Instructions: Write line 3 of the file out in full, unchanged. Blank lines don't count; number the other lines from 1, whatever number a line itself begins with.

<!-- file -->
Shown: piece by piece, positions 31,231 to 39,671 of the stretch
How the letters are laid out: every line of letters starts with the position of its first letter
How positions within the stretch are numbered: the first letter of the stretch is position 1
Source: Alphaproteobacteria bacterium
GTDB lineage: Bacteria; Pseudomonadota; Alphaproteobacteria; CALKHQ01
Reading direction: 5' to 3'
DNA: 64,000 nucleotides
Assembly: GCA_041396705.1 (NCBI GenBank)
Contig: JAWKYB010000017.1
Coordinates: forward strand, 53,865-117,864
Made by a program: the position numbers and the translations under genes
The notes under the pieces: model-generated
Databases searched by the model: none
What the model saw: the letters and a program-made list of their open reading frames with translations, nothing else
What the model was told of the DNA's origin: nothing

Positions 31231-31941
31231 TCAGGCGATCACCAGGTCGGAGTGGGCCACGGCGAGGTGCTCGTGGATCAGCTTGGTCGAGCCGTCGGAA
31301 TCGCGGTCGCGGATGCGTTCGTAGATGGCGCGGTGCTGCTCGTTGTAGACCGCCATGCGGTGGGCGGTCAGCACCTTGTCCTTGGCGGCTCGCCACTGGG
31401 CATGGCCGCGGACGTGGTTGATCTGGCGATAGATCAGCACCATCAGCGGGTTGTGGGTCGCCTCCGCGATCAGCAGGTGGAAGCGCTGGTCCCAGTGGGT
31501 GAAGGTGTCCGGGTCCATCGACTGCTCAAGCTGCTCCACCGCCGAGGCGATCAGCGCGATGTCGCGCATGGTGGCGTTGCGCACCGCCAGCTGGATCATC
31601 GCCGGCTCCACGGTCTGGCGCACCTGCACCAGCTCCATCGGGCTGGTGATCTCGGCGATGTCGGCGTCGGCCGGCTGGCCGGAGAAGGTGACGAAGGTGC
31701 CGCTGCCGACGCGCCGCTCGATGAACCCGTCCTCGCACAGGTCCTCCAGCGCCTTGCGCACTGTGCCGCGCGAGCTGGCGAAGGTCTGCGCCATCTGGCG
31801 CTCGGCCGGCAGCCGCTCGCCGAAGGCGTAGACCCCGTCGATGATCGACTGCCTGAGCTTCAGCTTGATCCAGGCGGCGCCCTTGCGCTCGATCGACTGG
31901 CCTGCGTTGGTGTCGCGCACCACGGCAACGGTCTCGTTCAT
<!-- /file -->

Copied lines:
How positions within the stretch are numbered: the first letter of the stretch is position 1